Juniper MAG Series Junos Pulse: Remote Access VPN

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When Juniper Networks acquired Netscreen, the SA Series of SSL VPN appliances created by Neoteris came along for the ride. In parallel, Juniper developed the IC Series of Unified Access Control (UAC) appliances to control LAN resource access.

As the gap between remote and local evaporates, enterprises need to enforce policies independent of endpoint location. To deliver more cost-effective, easier-to-manage control, Juniper recently introduced a new MAG Series of Junos Pulse Gateways, described here in EnterpriseNetworkingPlanet’s remote access VPN buyer’s guide.

Embracing the move to secure mobility

According to director of product management Rich Campagna, Junos Pulse is a reaction to the dramatic shift in device types and ownership sweeping the industry.

“Many [enterprise networks] have gone from corporate-owned and -managed devices to mobile devices owned and operated by users,” he said. “This drove us to accommodate devices running iOS and Android. For example, we provide Layer 3 VPN access from iPhones and iPads. We’ve been doing a good job of staying ahead of this trend.”

Junos Pulse also addresses migration from remote (Internet-based) access to local (enterprise wireless) access. “I go between airports and Juniper offices and customer sites throughout my workday, and Junos Pulse helps me move seamlessly,” said Campagna. “When I checked email from home this morning, I was prompted to log in and connected to an SSL VPN running on a MAG. I then closed my machine and drove to the office. When I opened it, Junos Pulse transferred my session to a UAC service on a MAG.”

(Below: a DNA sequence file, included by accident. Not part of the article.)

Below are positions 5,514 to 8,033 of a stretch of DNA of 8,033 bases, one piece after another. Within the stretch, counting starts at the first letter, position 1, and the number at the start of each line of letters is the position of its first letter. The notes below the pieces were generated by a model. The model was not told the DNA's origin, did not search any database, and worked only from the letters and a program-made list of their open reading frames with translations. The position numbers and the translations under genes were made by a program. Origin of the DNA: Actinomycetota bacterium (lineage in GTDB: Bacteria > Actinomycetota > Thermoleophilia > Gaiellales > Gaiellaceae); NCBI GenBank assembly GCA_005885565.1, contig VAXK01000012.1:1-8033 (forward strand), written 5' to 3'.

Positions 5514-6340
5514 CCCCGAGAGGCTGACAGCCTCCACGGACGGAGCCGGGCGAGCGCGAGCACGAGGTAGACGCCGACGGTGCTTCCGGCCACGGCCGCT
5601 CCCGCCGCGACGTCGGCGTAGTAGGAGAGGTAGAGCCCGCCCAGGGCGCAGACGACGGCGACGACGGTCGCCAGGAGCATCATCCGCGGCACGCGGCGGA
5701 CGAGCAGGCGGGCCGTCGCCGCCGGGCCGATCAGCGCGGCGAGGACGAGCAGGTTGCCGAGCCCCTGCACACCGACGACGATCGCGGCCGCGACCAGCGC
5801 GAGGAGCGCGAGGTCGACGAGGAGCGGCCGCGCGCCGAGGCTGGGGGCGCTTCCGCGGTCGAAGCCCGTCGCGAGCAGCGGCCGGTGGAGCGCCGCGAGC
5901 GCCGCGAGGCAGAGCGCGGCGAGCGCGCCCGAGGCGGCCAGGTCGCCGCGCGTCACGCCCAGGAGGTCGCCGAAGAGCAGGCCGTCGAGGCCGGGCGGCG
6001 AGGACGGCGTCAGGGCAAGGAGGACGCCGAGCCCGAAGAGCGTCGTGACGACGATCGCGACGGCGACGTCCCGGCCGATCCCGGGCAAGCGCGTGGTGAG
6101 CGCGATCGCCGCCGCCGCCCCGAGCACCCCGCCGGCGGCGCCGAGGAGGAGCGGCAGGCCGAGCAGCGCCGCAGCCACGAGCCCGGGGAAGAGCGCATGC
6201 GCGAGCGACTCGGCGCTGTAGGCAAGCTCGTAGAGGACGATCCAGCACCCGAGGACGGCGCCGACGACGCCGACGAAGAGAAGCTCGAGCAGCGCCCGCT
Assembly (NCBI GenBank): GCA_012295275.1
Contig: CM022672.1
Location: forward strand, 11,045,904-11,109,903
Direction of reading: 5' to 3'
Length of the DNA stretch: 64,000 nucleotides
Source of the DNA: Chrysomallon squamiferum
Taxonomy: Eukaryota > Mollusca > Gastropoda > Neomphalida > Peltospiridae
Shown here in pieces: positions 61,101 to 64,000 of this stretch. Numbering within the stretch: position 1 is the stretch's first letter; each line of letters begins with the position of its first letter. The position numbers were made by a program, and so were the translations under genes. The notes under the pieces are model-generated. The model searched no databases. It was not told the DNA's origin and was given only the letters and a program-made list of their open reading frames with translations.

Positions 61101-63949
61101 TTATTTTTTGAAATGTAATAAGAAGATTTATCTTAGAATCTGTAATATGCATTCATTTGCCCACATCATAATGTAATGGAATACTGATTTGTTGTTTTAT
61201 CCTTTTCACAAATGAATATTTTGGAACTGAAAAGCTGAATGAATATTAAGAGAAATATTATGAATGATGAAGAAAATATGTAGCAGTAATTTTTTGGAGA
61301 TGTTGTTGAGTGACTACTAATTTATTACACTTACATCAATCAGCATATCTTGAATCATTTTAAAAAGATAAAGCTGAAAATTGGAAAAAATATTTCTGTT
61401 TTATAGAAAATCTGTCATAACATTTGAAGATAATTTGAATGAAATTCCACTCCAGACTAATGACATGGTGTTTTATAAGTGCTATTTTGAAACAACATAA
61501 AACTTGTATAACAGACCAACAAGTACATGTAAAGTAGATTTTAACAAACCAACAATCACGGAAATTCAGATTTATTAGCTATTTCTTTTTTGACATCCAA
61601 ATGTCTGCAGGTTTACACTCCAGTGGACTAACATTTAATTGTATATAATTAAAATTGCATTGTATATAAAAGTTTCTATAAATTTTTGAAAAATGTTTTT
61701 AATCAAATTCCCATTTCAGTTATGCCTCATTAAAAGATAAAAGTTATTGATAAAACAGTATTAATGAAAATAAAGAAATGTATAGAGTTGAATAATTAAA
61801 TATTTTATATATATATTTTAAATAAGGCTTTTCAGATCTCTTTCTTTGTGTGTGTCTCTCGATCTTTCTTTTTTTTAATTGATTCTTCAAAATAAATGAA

Benefiting from platform consolidation

This mobility could be orchestrated by Junos Pulse using SSL VPN and UAC services on separate appliances, but the MAG Series lets enterprises run both on the same platform or redistribute services across platforms based on load or business need.

The MAG Series is a modular architecture, ranging from a fixed appliance that runs just one service to an expandable chassis that runs up to 4 service modules. “The MAG 2600 is small form factor and whisper-quiet, made for locations without data centers, supporting up to 100 SSL VPN users,” said Campagna. “The MAG 4610 is similar but sized for a medium or large business with up to 1,000 SSL VPN users.”

For large enterprises, the MAG 6610 is a 1U chassis, typically clustered to be managed and react as if it were one appliance for synchronization and load balancing. “The MAG 6610 can run two service modules, so you might run SSL VPN on one and UAC on the other, supporting up to 20K SSL VPN users and 30K UAC users,” he said. Finally, the MAG 6611 is a 2U chassis with twice the service/user capacity.

Service modules that can run on each MAG are equivalent across all models; the distinction is primarily scale, as well as form factor and physical redundancy. Although customers can still purchase older SA Series appliances, consolidating VPN and UAC services on a unified MAG platform brings advantages without loss of functionality.

“Say you have an organization with 50K employees. During the business day, all 50K are logged in somewhere — maybe via UAC at headquarters and SSL VPN from regional offices. We offer converged licensing so that you can break a 50K simultaneous user license into different appliances and modules,” explained Campagna. “If you find that the bulk of your VPN users are coming into one appliance, you can shift more licenses there. Buying user licenses in bulk also gets you a volume discount.”

This flexibility preserves customer investment as workforce needs evolve. Over time, more licenses can be purchased to accommodate growth. However, because licenses are based on concurrent cached sessions, an endpoint that moves between VPN and UAC consumes just one license, regardless of location, access method, or endpoint type.

Securing remote network access

The Junos Pulse Secure Access Service that runs on MAG Series gateways is a direct descendent of software that powers SA Series appliances. Beyond transparent session handoff (aka NAC-SSL federation) described above, the Secure Access Service delivers authenticated, encrypted VPN connectivity from endpoint to MAG.